? New Orleans Saints: Sure, we all saw that 44-yard run Reggie Bush broke off in his first preseason game. Wonderful. What did he do the other carries? When I saw Bush play it was obvious he can cut and accelerate and do some special things, but he reminded me a bit of Tiki Barber. You know Tiki gets caught at the line plenty if you watch him play, but he also breaks off a 20-yarder seemingly each game. That's Bush. Until Drew Brees shows his arm is attached, defenses can key on Bush and injury risk Deuce McAllister. I'd still take Bush late second round, but in some leagues I'm seeing him go ahead of Steven Jackson and Cadillac, which seems way premature.
? Seattle Seahawks: I'm an Eagles fan, and the 2005 season was torture, of course, but look for the sad run of Super Bowl-losing teams becoming losers to stop right here. The Seahawks have a cake schedule and can't help but get back to the postseason. Why does this matter in fantasy? Well, the only thing that scares me about Shaun Alexander, who remains my No. 1 pick, is when the Seahawks lead the 49ers by 30 at the half. Twice. And the Seahawks open on turf at the Lions and then play the Cardinals. Points will surely be scored, but will the opposition score? So Alexander will do just fine, unless games get out of hand.
? St. Louis Rams: I know I ranked Marc Bulger sixth among fantasy quarterbacks, but I'm not drafting him there. Frankly, I have concerns, and would take Eli Manning or Jake Delhomme first. I'll adjust the rankings. You see, it's easy to say you like Bulger better, which I thought I did, but in these drafts I've avoided him. What's the issue? I think he's going to get hurt. I don't like predicting things like that, but Bulger seems to be brittle, and I'm not as high on the post-Martz offense as others are. Plus, I think Bulger has become overrated; I mean, he's no Trent Green. Bulger approached 4,000 yards twice, but this offense looks to be heavier on the run. And he never topped 22 touchdowns. I'd bet most people wouldn't know that. So, out of instinct, I've reassessed Bulger for fantasy.
? Arizona Cardinals: Meanwhile, I've also reassessed Edgerrin James, and through little fault of his own am going to drop him down a notch or two. The Arizona line is awful. We can all see how Pittsburgh shut down the Cardinal running game last week and overreact, but I don't think James has any idea what he's gotten himself in to. It might not get better when the season starts. This remains a passing team, as long as Kurt Warner is out there slingin' it, and you can trust the wide receivers Anquan Boldin and Larry Fitzgerald, but watch Edge pull a McGahee and lose touchdowns.
? San Francisco 49ers: While I still have some doubts that Frank Gore can be a 20-carry per game everydown back, I'm quite certain Kevan Barlow won't be healthy enough to be that guy. Barlow has said all the right things, came to camp in good shape off his knee surgery, and he remains young enough to reach his potential, but this is not a good situation for Barlow or Gore. Stop looking at what Barlow did in 2003, it's over. Gore will get that Week 1 start and look a bit like Reuben Droughns this year, with decent yardage, but few touchdowns. Barlow might look like Lee Suggs! OK, have a great weekend and the blog returns on Monday. Hopefully there won't be any major injuries to discuss.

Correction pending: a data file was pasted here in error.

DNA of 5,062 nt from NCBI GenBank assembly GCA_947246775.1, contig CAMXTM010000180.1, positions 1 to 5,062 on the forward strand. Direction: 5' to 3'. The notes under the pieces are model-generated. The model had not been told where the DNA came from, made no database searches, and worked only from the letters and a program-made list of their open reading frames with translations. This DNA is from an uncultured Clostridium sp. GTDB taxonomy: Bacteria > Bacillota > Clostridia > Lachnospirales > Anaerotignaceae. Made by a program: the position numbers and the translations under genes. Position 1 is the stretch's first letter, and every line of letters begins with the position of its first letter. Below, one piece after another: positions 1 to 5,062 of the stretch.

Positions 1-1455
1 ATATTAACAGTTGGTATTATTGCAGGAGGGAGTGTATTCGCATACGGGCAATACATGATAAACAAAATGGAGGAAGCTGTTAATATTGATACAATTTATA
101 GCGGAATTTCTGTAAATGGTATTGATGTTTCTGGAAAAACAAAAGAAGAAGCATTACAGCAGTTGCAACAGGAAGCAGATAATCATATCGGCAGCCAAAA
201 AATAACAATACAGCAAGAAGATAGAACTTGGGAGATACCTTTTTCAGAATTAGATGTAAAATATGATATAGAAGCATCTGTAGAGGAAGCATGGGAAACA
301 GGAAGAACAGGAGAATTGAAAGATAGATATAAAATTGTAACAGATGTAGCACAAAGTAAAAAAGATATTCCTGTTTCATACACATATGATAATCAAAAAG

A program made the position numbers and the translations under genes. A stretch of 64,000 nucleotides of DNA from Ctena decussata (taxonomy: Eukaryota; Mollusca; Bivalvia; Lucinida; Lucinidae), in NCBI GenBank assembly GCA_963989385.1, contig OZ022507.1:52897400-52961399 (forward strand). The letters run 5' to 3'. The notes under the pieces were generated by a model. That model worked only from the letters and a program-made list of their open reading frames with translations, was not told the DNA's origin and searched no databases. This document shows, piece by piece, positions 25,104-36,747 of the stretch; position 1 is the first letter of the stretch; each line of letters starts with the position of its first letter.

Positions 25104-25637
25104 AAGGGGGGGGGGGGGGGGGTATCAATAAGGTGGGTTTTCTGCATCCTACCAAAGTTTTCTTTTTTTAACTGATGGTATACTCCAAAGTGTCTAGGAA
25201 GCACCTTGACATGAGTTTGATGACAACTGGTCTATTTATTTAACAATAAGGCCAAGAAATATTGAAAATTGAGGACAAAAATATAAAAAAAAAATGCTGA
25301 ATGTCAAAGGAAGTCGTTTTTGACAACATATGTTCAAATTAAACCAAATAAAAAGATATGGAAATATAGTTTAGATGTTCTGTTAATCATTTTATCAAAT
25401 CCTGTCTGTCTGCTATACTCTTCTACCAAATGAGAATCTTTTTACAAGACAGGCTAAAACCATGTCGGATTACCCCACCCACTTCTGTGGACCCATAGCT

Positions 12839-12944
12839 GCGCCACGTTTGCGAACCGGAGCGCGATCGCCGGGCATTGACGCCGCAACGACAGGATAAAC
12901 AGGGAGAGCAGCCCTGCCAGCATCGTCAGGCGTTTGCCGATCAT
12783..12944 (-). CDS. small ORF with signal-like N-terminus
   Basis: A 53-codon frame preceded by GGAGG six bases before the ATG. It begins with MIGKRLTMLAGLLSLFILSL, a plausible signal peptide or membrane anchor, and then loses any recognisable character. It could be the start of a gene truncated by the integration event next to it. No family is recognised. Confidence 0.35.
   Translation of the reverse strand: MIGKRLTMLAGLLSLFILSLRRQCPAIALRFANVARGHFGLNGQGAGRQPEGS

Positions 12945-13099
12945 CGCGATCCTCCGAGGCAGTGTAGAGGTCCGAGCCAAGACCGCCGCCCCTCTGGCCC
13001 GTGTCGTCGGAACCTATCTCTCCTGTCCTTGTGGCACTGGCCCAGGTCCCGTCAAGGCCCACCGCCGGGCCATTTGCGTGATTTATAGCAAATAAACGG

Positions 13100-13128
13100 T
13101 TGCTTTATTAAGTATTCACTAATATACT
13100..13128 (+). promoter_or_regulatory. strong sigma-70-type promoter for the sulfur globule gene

Who is Top WR?

Who is Top WR?

If Karabel is waivering on SSmith as #1 WR, who does he have at #2 in his new list?

I have #12 & #13 in a 12-team, no PPR league, and I assume my choices will be Caddy, McGahee, Westbrook and all WR's.

(Most likely the top 10 RB's and Peyton will be gone, based on prior league history -- we have 6pts per passing TD).

I have been thinking 1 RB (Caddy most likely) and the #1WR on the turn, but if Smith is dropping, who else to look at?

Westbrook looks shaky, and I'm not sure on McGahee. Would love the stud WR because it's 20+ picks before I go again, but don't want to do it over securing a #2 RB for the wrong WR.
 

Hache Man

"Seven Days Without Gambling Makes One Weak"
I don't think Steve Smith can possibly match last season's performance Caddy.

And we all know Terrell Owens may not make it through the season before all he!! breaks out.

This leaves Chad Johnson, Marvin Harrison, and the 2 Arizona Wideouts.

Chad Johnson gets the edge in my opinion, however, it's risky because if Carson Palmer gets hurt, there goes a lot of Johnson's numbers.

Harrison could very well be the #1 guy this year.
We thought Indy aired it out before, but this season they may even more so.

Caddy, if Ronnie Brown is available, would you still take Cadillac over him?
 
Caddy vs. Ronnie

Caddy vs. Ronnie

Yes, I would probably take Ronnie over Caddy. Although, it is a very close call for me.

Like everyone else, the main reason would be the fear of Caddy getting hurt is a little greater than the same fear for Ronnie.

By the way, my name "Cadillac" is for the great Carnell, who I have seen play since high school. I grew up about 25 miles from Attalla and graduated from Auburn, so I obviously hold Caddy and Ronnie in the highest regard.

Plus, it lets me know that Caddy's 2 injuries at AU were not so much a product of his "frail body" because I saw them both, and any RB would have suffered the same injuries from the same plays. So, my injury fear for Carnell is a little less than most people's.
 

Hache Man

"Seven Days Without Gambling Makes One Weak"
I would also take Ronnie Brown over Caddy.

However, Tampa Bay is pushing very hard to get Williams involved very much into the passing game this year, so that could make a difference......